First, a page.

By: Rebecca Slocum
Rainbow Rowell turns 45 today!
Do you ever feel that deep-down sense of comfort that comes from just knowing that you’re in a role that is right for you? For some, it might be their role as a parent; for others, it might be kicking butt and taking names at their job. For Rainbow Rowell, it’s her role as a writer. Rowell, author of several Young Adult (YA) and adult books, including the award winning novel Eleanor & Park, does not pin point one experience or time when she knew she wanted to write; she simply describes herself as having “always been a writer.” From writing for her high school and college newspapers to studying English and Journalism in college to working as a columnist and ad copywriter at the Omaha World Herald, writing has formed the foundation of Rowell’s life and career.
Her first novel, Attachments, began as a side project while she was still working full time as an advertising copy editor. When her son was born, Rowell put it aside for a couple of years, feeling guilty for spending so much time on what she considered a hobby. Fortunately for the literary world, Rowell eventually completed the manuscript, and her debut novel was published in 2011. Attachments achieved enough success and notoriety that Rowell felt a punch of confidence that spurred her into writing a second novel, the breakout success, Eleanor & Park. The novel delves into the lives of two teenagers as they muddle through falling in love in Nebraska in the 1980’s. The characters tackle issues such as bullying, abuse, race, and the ever-popular teenage awkwardness. In other words, Eleanor, who is overweight, and Park, a Korean boy, experience a hefty dose of reality; Rowell paints a raw and necessary picture of what teens go through during those messy, and sometimes treacherous, four years.
So when the Parent’s Action League of the Anoka-Hennepin School District in Minnesota rescinded Rowell’s invitation to speak about Eleanor & Park due to its “dangerously obscene” (namely, the prevalence of curse words on the page) nature, the literary community rose up in support. You can read about National Public Radio’s (NPR) defense of the novel and other novels approaching difficult topics here, as well as Rowell’s interview with the National Coalition Against Censorship (NCAC) regarding the challenge here. You can also watch young readers heralding their support and appreciation for the book here.
And that’s really what books like Eleanor & Park are about: providing real teens, who experience the same real issues as Eleanor and Park every single day, with hope and confidence that they are not alone. That is why censorship, especially censorship of real topics such as bullying, abuse, love, and race, is so dangerous. For teens who feel like outcasts, these books are often their only opportunity to see themselves mirrored in other people. These books are a reminder to teens that there are others just like them out in the world. Rowell captures the heart of this message in her advice to parents who are worried about their children reading Eleanor & Park:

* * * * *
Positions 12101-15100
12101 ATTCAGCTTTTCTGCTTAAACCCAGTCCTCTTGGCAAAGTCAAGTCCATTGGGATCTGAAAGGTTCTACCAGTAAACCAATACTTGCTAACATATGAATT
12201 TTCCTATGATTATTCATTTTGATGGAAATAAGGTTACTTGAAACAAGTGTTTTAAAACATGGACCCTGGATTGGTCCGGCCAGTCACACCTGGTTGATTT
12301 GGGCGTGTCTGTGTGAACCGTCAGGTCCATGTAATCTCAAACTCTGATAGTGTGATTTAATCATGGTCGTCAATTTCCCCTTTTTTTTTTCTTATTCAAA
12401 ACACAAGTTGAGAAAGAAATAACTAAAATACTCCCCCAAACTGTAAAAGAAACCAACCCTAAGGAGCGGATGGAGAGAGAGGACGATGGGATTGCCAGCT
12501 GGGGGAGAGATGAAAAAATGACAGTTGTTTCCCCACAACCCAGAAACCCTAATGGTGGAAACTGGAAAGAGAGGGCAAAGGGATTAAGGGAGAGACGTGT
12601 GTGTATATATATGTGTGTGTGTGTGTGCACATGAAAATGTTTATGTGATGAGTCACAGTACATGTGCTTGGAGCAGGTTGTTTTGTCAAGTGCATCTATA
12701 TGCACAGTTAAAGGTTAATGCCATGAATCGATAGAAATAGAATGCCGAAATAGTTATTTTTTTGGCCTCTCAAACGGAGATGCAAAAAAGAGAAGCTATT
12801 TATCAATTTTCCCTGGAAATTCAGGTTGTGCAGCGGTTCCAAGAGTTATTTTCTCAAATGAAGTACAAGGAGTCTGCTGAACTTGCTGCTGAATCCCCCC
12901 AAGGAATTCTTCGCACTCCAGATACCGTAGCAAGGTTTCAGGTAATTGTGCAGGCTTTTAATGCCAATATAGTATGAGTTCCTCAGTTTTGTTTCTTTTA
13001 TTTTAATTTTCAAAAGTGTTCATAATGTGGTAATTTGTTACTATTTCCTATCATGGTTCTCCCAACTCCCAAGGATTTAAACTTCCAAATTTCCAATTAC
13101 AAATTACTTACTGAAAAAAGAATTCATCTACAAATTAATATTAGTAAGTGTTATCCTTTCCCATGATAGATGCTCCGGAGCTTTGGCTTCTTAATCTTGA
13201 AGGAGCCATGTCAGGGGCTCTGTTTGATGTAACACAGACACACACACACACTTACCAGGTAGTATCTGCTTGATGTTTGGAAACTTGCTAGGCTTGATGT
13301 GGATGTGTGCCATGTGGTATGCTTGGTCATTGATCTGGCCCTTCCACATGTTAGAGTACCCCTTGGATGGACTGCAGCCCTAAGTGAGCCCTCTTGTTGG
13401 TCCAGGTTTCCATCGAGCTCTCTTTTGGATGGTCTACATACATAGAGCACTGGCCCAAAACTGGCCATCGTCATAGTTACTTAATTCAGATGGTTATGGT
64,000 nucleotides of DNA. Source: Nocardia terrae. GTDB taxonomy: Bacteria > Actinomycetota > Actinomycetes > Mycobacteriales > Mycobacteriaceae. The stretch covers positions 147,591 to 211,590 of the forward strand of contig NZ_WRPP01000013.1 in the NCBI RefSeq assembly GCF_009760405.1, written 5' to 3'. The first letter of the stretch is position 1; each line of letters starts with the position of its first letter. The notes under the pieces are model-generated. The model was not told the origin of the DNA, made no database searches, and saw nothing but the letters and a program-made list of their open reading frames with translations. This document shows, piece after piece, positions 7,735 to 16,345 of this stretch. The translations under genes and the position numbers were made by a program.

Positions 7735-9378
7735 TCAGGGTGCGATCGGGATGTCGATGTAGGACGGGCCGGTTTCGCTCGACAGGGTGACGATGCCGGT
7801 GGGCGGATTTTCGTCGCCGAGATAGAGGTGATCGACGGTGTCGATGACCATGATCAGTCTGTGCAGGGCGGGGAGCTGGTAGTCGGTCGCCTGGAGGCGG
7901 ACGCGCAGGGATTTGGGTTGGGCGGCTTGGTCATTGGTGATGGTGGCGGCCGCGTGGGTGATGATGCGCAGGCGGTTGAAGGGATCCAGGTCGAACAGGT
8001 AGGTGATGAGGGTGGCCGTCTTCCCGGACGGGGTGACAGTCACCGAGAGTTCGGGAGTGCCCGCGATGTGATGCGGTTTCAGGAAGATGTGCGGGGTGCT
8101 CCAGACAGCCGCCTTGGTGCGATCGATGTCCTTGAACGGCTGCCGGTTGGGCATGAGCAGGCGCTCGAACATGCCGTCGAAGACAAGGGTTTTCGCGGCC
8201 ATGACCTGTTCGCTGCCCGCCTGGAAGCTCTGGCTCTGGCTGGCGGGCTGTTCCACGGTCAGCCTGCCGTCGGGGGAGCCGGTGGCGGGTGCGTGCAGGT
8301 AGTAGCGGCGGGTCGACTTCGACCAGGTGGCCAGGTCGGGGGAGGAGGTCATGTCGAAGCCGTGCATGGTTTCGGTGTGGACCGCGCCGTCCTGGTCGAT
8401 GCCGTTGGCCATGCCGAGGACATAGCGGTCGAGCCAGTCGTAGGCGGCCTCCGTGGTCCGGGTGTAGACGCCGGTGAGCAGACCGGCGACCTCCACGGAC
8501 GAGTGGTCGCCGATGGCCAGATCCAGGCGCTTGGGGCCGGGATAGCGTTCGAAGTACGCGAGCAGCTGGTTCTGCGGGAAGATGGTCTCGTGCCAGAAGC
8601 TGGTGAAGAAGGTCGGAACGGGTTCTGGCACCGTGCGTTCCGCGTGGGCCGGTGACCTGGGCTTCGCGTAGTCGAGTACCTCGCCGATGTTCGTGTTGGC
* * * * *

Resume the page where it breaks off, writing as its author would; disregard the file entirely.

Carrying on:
“Your kids live in a hard world. And they’re doing their best to get through. Just like Park and Eleanor. This book is about two kids who are doing their best to rise above violence, poverty, racism, peer pressure. If your kid is feeling alone or helpless, this book might give them hope. If your kid is doing fine, this book might give them compassion toward people who are struggling. And if you let your kid read Eleanor & Park, you can read it yourself after they’re done. It’s pretty good! There are lots of ‘80s references — you might like it!”
Rowell has gone on to write several other critically acclaimed novels, including Fangirl, Carry On, and Landline. More recently, she is publishing monthly installments for a Marvel comic book, entitled Runaways. While she does not currently have a book to be published on the horizon, she notes that she is working on several projects, including another YA novel, as well as a graphic novel that she describes as “the rompiest thing I’ve ever written.” If that doesn’t get you pumped for it, I don’t know what will.
Happy Birthday, Rainbow Rowell! May we all have your courage to speak boldly and authentically and to tell the real stories about the issues our society faces.
Rebecca Slocum has worked in education as a teacher and library consultant for the last 5 years and is a recent MLIS graduate student from the University of North Texas. She is interested in issues involving intellectual freedom, censorship, and collection development in school libraries. In her spare time, Rebecca enjoys reading, writing, running, and roaming the world. Currently, she stays at home caring for her son and writes at her blog, The Dewey Decimator. Find her on Twitter @bcslocum.